The Nintendo Switch: Everything You Need to Know Before You Buy

Thursday, 02 March 2017 - 1:18PM
Thursday, 02 March 2017 - 1:18PM
The Nintendo Switch: Everything You Need to Know Before You Buy
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Image credit: Nintendo UK
The Nintendo Switch is almost here! After months of waiting, the new console will officially grace store shelves on March 3rd—though they're probably going to be gone in the first couple hours.

Even at this stage, though, there's been a fair amount of mystery surrounding the Switch and what gamers can actually expect from the device. Thankfully, as review consoles have found their way to various gaming media outlets, we're beginning to learn more.  Here's everything you need to know about the Switch, its launch, hardware, and games titles!

The Battery Life

As much as Nintendo would have you believe that the Switch is primarily a home console, in practical terms, it's more useful as a handheld device. The fact that you can take it anywhere makes it a convenient gaming device for any location, so feeling chained down by the dock only makes sense if you've got a big television and nowhere to go for a while.

Plenty of reviewers have reported that the battery, as promised, lasts somewhere around three hours when playing The Legend of Zelda: Breath of the Wild (more on that later), while slightly less beefy software will let you squeeze out a couple more hours.

Either way, this device isn't intended for long play sessions without a power source, so you might be grateful for that Pokémon GO external battery pack you bought last year. It's almost as if Nintendo was preparing for this...

Internal Storage

It's clear that Nintendo has done everything in their power to keep the cost of this device to its bare minimum—this is probably why it doesn't come bundled with a free game, and why the Pro controller costs extra.

Another way Nintendo has saved money is by only including 32 GB of internal storage within the device, which in practice means that if you want to buy games from Nintendo's eShop, you'll need an SD card. Some games on sale from launch will be too large to fit in the Switch's built-in memory, and if you're planning on buying a few, you'll need to spend extra to make sure you can actually download your games to begin with.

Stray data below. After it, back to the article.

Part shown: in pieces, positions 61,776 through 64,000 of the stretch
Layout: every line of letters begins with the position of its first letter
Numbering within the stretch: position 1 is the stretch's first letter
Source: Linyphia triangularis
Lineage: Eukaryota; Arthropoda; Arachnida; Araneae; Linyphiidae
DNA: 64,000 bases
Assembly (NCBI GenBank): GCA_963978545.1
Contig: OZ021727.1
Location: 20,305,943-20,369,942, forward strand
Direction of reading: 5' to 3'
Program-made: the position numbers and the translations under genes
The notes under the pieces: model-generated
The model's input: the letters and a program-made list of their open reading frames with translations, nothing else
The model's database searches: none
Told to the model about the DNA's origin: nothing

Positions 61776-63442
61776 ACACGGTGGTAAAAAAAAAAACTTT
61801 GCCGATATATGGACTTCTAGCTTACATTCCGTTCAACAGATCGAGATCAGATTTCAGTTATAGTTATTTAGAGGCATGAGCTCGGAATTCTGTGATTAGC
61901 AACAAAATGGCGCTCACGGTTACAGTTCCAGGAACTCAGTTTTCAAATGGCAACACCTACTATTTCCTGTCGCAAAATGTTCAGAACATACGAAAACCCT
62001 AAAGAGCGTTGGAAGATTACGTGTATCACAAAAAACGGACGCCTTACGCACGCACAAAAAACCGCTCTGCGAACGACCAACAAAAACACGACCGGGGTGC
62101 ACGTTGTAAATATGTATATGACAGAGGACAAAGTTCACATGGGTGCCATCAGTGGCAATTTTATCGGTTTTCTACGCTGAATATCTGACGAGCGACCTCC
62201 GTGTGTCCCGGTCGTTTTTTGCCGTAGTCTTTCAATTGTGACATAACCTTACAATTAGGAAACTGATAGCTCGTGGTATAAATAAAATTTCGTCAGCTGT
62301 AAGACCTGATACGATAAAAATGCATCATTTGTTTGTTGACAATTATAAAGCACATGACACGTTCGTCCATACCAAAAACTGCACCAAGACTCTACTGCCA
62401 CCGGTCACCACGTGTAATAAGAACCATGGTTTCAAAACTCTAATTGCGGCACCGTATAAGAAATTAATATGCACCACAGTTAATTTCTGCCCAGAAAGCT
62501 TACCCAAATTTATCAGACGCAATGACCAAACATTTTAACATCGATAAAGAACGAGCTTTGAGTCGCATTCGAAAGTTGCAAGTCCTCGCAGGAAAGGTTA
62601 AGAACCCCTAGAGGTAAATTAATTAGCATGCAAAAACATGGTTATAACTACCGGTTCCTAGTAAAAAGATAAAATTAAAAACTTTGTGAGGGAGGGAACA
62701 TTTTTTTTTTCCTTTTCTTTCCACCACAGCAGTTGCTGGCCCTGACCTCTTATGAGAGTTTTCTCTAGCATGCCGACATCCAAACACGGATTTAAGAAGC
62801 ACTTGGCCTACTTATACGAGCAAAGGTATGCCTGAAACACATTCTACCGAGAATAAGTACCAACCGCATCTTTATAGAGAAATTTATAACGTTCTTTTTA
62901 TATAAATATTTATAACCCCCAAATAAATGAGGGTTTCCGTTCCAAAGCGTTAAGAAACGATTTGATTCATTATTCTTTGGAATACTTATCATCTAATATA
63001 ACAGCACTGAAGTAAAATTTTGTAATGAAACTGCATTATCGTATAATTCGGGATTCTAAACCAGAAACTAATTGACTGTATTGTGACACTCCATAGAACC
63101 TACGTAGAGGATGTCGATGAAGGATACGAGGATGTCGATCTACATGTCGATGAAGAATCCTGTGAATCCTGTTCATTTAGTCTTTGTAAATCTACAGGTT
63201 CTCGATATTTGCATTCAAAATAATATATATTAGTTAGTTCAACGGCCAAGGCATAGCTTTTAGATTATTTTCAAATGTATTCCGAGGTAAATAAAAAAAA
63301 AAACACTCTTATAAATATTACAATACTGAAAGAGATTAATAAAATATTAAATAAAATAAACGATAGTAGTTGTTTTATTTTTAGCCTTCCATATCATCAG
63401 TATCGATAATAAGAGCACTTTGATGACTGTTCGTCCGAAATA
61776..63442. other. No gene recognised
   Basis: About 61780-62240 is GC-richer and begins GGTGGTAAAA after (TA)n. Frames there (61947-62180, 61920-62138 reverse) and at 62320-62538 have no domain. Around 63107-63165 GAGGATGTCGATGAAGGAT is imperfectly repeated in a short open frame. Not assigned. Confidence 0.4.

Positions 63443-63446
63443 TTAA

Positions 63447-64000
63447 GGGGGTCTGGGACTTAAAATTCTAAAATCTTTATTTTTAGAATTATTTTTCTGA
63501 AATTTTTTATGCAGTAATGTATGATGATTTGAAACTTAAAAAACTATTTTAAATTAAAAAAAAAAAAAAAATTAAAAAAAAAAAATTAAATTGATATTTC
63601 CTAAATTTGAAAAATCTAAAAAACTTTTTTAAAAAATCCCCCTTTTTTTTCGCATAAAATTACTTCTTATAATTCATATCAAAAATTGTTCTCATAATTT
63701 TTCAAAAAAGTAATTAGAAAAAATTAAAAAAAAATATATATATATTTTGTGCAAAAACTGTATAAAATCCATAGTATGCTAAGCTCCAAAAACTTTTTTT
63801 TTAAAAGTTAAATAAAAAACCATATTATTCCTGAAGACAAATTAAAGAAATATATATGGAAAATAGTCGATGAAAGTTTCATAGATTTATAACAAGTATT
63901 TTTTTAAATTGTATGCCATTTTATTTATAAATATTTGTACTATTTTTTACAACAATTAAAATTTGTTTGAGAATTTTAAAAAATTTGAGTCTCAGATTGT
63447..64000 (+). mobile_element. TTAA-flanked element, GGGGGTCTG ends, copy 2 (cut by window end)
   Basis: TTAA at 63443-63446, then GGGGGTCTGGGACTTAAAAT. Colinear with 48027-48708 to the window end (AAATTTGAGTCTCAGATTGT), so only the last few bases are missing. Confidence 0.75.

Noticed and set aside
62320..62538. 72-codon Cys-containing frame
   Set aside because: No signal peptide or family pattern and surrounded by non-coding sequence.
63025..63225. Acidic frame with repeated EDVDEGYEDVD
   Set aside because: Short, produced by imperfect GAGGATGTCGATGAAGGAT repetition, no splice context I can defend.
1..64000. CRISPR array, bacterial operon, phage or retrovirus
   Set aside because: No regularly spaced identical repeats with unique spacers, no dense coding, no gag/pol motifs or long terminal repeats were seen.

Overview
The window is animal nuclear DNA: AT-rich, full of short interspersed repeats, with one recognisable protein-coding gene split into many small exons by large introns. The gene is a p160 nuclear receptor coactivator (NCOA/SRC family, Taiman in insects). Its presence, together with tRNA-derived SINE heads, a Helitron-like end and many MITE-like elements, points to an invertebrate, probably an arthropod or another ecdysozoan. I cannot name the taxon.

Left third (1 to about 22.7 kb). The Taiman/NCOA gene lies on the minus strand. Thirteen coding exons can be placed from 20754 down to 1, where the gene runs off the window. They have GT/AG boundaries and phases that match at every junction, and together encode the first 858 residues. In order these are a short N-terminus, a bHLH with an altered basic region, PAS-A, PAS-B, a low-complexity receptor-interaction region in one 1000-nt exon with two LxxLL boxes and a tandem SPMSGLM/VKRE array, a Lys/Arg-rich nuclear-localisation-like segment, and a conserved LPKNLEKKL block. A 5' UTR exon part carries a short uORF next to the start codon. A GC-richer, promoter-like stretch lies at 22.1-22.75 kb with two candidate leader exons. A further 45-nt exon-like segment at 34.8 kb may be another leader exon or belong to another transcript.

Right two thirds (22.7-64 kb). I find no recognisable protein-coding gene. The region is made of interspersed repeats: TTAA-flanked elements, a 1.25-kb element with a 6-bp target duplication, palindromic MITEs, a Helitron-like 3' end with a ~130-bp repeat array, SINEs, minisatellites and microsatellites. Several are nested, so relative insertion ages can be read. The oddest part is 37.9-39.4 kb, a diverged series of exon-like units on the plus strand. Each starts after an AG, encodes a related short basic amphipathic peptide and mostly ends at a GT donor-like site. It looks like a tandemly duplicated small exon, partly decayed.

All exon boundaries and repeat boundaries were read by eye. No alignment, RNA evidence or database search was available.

Indie Launch Titles

The biggest problem with the Wii U was (arguably) a lack of actual games for the device. Beyond Nintendo, no companies seemed to be producing titles for the Wii U and over the past year even first-party support took a big dip as the company shifted its focus to the Switch.

In order to avoid this happening again, Nintendo has done something that's actually very inventive—the company has been reaching out to indie games developers to ensure that the console has as many indie titles as possible.

While the Switch's launch lineup of physical media games isn't exactly huge, there are a growing number of quirky downloadable games that will be available from launch, or soon after.

Controller Connectivity Issues

The big innovation with the Switch is the Joycons, two controllers that clip to either side of the device when it's in portable mode. These controllers are small, but very nifty, with impressive rumble features and motion controls. Unfortunately, though, they're far from perfect.

A large number of reviewers have noted connectivity issues, with the right Joycon in particular losing connection or experiencing lag when the machine is docked. Some claim that all that's necessary to cause this is for someone to walk in front of the television, although it's not clear how accurate that report is.


After review copies of the Switch made their way to the public, it naturally wasn't very long before someone decided to take their device apart. The resulting photos have drawn a lot of attention, as techies debate the internal workings of the device.

Their verdict: the Switch is incredible. While the machine doesn't carry the same graphics power as a PlayStation 4, its single main processing chip punches far above its weight. Nintendo have worked hard to get this device as small and portable as possible, and the result is a machine which is incredibly efficient.

Breath of the Wild

Without a doubt, the biggest draw among the Switch's initial lineup of games is The Legend of Zelda: Breath of the Wild. Introducing science-fiction elements to the Zelda mythos and taking the game in a free-roaming sandbox direction, Breath of the Wild is an enormous departure from what gamers are used to.

This gamble seems to have paid off, as review scores for the game attest to the quality of craftsmanship that Nintendo have achieved with the title. Those who've had the chance to play it are tremendously excited by the wide open spaces that the game provides, and there's a lot of love in general for how well Nintendo have done in revolutionizing the franchise.

Final Verdict

Bottom line? The Switch is exceptionally cool. You really don't need an excuse to want one in your life.